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Baja Med is the cool, edgy sibling of the slow food movement, and it's reserved specifically for the foodie frontier in our own backyard. In T.J., the term is tossed more frequently than an organic spring mix. In San Diego, chef Chad White has helped make Baja Med (featuring ingredients local to this area prepared with a Mediterranean twist) popular with his pop-ups at Carnitas' Snack Shack.

In my attempt to find the quintessential Baja Med dish (so I could point to it as an example whenever referencing the craze), I ended up finding something a little different -- Baja, yes; local, yes; Mediterranean, not exactly. Bistrot l'Escargot is a French restaurant, and France is technically a Mediterranean country, but chef Ryan Steyn is serving up classic French fare with a Mexican twist, not Mexican food with a Mediterranean twist.

"We use no freezers," says Ryan's wife and co-owner Suzy Monsalve. Instead, every morning -- that's right, every morning, and they also have a 6-month-old baby -- Suzy hits up not one or two, but five markets for the day's ingredients. "When you ask suppliers to bring vegetables, they're not always good. When I go, I get to handpick the ones I want."

The day we visited, both Suzy and Ryan were wearing "Rock and Cook" t-shirts, to showcase a regular event they host at the restaurant, during which Ryan creates food inspired by rock music. "Tonight, I'm making a spicy ceviche for Tool's Learn to Swim," he told us. For the Deftones new tune, Tempest he would serve octopus carpaccio.

Ryan was born in South Africa, and it was there that he met Suzy, who is from Tijuana, but went to South Africa to study culinary arts. They fell in love and moved to her hometown to open their own restaurant (soon to be two, they have another, more casual joint scheduled to open in Ensenada). "We're lucky to have a great grandmother to help us with the baby," Ryan says.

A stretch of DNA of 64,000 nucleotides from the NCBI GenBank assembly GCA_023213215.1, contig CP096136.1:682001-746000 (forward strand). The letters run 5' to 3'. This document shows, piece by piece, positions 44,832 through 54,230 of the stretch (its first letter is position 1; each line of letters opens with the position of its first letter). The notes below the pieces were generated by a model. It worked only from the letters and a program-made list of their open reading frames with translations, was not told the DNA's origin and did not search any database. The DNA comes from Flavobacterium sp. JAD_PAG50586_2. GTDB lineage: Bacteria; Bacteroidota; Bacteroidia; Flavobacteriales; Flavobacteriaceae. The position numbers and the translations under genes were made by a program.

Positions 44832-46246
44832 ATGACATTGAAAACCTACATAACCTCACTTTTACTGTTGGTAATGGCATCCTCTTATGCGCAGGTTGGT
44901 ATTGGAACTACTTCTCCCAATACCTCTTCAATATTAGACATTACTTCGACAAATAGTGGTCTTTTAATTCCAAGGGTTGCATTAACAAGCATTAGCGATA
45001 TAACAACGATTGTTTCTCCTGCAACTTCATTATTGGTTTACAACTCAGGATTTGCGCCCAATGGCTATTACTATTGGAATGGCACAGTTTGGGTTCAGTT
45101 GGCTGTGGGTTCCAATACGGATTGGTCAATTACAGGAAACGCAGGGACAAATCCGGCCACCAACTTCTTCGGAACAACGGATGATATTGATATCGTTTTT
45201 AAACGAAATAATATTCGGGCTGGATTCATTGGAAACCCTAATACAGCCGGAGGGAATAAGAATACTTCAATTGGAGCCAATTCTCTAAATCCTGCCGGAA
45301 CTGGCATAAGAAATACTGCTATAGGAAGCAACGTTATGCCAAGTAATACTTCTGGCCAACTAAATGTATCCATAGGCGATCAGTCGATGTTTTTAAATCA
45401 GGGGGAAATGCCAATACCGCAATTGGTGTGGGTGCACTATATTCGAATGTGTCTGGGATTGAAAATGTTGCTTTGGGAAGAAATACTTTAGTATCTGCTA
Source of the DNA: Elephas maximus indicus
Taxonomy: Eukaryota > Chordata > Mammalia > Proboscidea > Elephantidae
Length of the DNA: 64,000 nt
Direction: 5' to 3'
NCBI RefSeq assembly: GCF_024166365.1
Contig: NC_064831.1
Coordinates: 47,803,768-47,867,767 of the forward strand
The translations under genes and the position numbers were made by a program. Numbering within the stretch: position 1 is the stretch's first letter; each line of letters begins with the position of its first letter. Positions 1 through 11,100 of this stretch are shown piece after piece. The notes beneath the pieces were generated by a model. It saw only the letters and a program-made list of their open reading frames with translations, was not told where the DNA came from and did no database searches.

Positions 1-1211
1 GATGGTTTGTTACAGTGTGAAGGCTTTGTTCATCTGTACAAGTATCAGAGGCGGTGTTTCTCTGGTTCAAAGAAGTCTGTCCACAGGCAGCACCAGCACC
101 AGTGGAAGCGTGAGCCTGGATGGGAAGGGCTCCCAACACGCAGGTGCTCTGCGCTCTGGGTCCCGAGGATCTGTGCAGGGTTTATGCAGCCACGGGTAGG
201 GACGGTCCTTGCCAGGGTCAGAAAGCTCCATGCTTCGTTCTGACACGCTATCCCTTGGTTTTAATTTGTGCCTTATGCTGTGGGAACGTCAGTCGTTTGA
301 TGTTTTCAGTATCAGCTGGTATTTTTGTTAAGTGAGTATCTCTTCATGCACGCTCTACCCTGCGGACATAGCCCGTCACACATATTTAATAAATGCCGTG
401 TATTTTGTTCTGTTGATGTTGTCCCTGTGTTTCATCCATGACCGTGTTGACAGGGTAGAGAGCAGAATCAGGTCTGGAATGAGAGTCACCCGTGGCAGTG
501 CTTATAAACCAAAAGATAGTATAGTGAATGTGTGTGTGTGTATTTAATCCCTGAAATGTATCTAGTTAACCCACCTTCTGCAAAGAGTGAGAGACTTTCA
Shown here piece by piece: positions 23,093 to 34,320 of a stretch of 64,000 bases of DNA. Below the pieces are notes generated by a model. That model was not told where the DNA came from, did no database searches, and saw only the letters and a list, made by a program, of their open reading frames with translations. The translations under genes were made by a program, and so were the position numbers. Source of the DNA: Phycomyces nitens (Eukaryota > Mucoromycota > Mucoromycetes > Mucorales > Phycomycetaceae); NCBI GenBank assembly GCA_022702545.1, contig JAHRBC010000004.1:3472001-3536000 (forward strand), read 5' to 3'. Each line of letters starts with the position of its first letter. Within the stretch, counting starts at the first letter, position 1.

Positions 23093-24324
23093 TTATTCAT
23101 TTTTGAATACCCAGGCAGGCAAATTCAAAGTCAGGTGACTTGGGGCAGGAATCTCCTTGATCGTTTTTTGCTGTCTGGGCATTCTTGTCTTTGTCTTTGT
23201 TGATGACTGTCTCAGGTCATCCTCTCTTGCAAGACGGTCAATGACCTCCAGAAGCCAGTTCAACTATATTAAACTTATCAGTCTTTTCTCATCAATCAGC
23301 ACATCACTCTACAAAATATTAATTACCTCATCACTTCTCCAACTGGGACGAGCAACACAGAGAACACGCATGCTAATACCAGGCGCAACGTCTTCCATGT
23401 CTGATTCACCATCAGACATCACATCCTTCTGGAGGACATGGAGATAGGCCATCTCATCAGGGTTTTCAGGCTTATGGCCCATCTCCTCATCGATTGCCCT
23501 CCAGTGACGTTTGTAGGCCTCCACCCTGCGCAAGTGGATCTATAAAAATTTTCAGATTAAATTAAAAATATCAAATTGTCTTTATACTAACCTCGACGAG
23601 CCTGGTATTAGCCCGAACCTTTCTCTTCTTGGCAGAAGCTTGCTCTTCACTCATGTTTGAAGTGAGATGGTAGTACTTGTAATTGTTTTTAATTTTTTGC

Of course, we couldn't dine at a place called Bistrot l'Escargot and not try some snails. There were plenty to choose from on the menu, but we went with the chef's specialty, traditional Bourguignon escargot with a chipotle based lemon sauce. My issue with snails always comes down to texture. But these small bites were not rubbery or slimy, but tender, and the chipotle added a smoky kick to the lemon garlic butter.

The Baja influence was apparent in the purees. Alongside exemplary pork belly and shrimp was an avocado puree, and a spicy black bean puree. Each little pile of paste was packed with flavor.

The next dish was interesting on every level -- visual, texture, taste. Octopus carpaccio (the tenderness and lack of rubbery quality that generally puts me off of octopus was a delightful surprise) with fried squid ink pasta, avocado, sweet potato puree, and herb aioli.

Our extravagant lunch was ended on the perfect note -- a dark chocolate-covered profiterole, as elegantly luxurious as any cream-filled pastry I've had in Paris.

Speaking of romance, Suzy says she's witnessed around 30 proposals in her restaurant. "This is the place to ask for the hand in marriage," she says. "Everyone says yes."

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